“What is truth?”
Pilate asked a fair question. I wonder how the average pastor would answer it?
Your answer to that question may be the most important conclusion you come to in life. It is certainly the most important conclusion you will come to in ministry.
Have you ever wondered why Paul spent so much time writing about preaching? Maybe you have not noticed it before, but just read through the pastoral epistles (1 and 2 Timothy, Titus) and note how many times the words teach, charge, confess, command, practise, urge, keep, guard, remind, follow, entrust, think over, remember, rightly handle, correct, continue in, rebuke, declare, insist, and preach are repeated. On top of this are the repeated warnings to not get off-track and embroiled in arguments and speculations and basically anything that distracts from the teaching, etc.
And there is no question that Paul had in mind a certain body of data as he wrote these instructions. There was something to be taught that was not original to the teacher. Hence, the memorable verses…
2 Timothy 3:14–17  But as for you, continue in what you have learned and have firmly believed, knowing from whom you learned it  and how from childhood you have been acquainted with the sacred writings, which are able to make you wise for salvation through faith in Christ Jesus.  All Scripture is breathed out by God and profitable for teaching, for reproof, for correction, and for training in righteousness,  that the man of God may be complete, equipped for every good work. (ESV)
We ought to assume then that there is a constant temptation to pull other things into our pulpit than the truth. Why else would Paul repeat the command so many times? No doubt he had sat through his own share of church services where some (perhaps well-intentioned) teacher had read the scroll then waxed eloquent for then next 55 minutes about nothing in particular. As loving and kind as the Apostle was, I cannot help but wonder if there was not the odd time of him standing up in the middle of a useless lecture only to say, “The text, man! Preach the text!”
It is of growing concern to me that more and more preachers in the Reformed tradition seem unable to discern when they are importing their own ideas into a sermon, as opposed to saying what the text says. I would give $100 to hear a boring man tell me what a text says and help me to understand it better, than listen to some tattoo-covered, did-you-notice-my-biceps, infomercial boy blab on and on about his opinions. What good are opinions when you are facing death?
I read the account of Lazarus and Rich Man the other day. That rich man had gotten all he wanted in life. Now he was starting an eternity in the torment of hell.
Luke 16:24  And he called out, ‘Father Abraham, have mercy on me, and send Lazarus to dip the end of his finger in water and cool my tongue, for I am in anguish in this flame.’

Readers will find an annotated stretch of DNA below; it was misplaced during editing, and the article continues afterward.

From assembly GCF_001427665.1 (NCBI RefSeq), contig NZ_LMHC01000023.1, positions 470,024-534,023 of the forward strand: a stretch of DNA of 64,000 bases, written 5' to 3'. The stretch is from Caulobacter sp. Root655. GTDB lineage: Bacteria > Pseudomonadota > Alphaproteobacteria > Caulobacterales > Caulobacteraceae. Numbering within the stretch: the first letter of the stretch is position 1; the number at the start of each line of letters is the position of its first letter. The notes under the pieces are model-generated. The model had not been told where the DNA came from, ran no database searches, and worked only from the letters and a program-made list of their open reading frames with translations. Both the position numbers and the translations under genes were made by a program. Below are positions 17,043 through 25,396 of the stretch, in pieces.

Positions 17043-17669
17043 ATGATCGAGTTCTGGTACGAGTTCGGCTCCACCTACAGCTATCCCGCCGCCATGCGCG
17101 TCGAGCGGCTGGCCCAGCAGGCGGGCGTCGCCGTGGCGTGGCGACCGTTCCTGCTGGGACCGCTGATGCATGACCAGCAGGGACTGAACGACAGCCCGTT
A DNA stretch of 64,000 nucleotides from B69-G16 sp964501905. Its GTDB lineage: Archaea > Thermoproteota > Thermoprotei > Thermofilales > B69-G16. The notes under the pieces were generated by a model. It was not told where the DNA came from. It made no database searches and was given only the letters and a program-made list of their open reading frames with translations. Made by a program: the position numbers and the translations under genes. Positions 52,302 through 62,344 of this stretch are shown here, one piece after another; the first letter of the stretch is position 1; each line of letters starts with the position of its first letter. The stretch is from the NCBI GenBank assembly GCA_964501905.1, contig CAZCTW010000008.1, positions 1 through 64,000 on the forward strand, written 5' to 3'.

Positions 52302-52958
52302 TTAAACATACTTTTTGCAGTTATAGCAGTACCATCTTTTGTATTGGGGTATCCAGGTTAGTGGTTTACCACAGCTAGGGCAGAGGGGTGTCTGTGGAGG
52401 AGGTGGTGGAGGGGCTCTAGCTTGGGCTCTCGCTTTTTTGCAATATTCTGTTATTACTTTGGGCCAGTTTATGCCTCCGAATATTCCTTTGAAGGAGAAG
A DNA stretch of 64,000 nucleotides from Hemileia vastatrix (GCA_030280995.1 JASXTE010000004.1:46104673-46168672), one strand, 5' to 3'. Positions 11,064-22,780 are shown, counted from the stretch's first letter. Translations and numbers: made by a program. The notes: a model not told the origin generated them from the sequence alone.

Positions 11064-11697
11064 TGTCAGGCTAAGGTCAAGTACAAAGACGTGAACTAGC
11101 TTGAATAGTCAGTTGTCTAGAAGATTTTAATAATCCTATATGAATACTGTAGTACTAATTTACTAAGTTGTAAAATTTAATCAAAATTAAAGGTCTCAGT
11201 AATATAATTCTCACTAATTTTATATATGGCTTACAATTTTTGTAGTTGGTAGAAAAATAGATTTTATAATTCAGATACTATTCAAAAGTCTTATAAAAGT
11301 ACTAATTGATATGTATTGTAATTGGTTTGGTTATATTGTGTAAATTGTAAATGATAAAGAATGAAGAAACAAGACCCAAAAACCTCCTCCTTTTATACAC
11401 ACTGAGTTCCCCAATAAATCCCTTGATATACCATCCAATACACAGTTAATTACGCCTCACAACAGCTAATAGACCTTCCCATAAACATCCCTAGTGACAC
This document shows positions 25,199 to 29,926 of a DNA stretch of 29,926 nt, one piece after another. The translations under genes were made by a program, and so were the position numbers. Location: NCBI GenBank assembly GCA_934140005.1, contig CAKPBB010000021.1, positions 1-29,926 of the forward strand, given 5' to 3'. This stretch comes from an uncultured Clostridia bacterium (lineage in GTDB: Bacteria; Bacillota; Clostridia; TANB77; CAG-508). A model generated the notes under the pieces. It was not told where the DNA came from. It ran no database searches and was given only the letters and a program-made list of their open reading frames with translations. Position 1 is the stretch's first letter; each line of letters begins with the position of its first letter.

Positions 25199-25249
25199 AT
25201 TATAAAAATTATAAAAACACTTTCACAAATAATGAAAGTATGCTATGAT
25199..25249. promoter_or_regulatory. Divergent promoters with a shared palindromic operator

What a horrifying image. Just one drop of water. One drop! For a relief that would not last. And there was none.
Preacher, did that Rich Man listen to opinions his whole life? Where were the prophets calling out his sin and warning him of hell? I do not like preaching on hell. The only reason I ever preach on hell is that it is in the Bible. I can barely handle the emotional intensity of preaching on hell. But I must preach on hell. You must preach on hell. For God has declared there is a hell and he has called us to warn everyone about it.
Do you have the kind of inner commitment to say what the Bible says, regardless of what kind of trouble it is going to get you in to? Regardless of what kind of discomfort it is going to bring you? More than that, are you committed to study hard enough and long enough with your own mind (not just an assortment of commentaries!) to know what it means? And are you willing to labour to make it known as clearly as you can to anyone who will listen?
Some people think preaching is easy. I will admit getting up in front of a room and talking has gotten easier for me over the years. But preaching has only gotten harder. The more I learn, the more I realize I do not know. And that means the more I need to study. Brother, if you feel pretty confident you’ve “got the Bible down,” please don’t be my pastor.
Do you know who I want to preach to me? I want men that are going to work their tails off getting to the bottom of a passage. Men who will actually work extra hours if needed to figure something out. Men who will take those four hours to study one conjunction since the meaning of the entire passage hangs on how it is understood, even though that will only give them 5 seconds of preaching material on Sunday. I want to hear men who spend all those hours not just getting to what the text means, but getting to God in the process. Men who will not rest until they can get into the pulpit and speak with a confidence that is rooted entirely in the authority of the Word. Not them. Not their personality, nor their ability to draw people to themselves, nor their “charisma.” I want to listen to men who are devastated when it appears to them that people have enjoyed them, more than God, when they are done preaching.
If you are a young man thinking about preaching, here is my advice. Read your Bible. Read it up and down. Read it until you can almost see the page when someone else references it. Read it and read it and read it. And think hard about it. Don’t let unknown words stay unknown. Don’t let obscure meanings stay foggy. If you really want to serve people, if you really want to love Christ’s church, read and read until you understand and then start telling people what you see.
We don’t need more personalities in the church. We need men of the Word. Be that man and you will have answered the question.
John 17:17  Sanctify them in the truth; your word is truth. (ESV)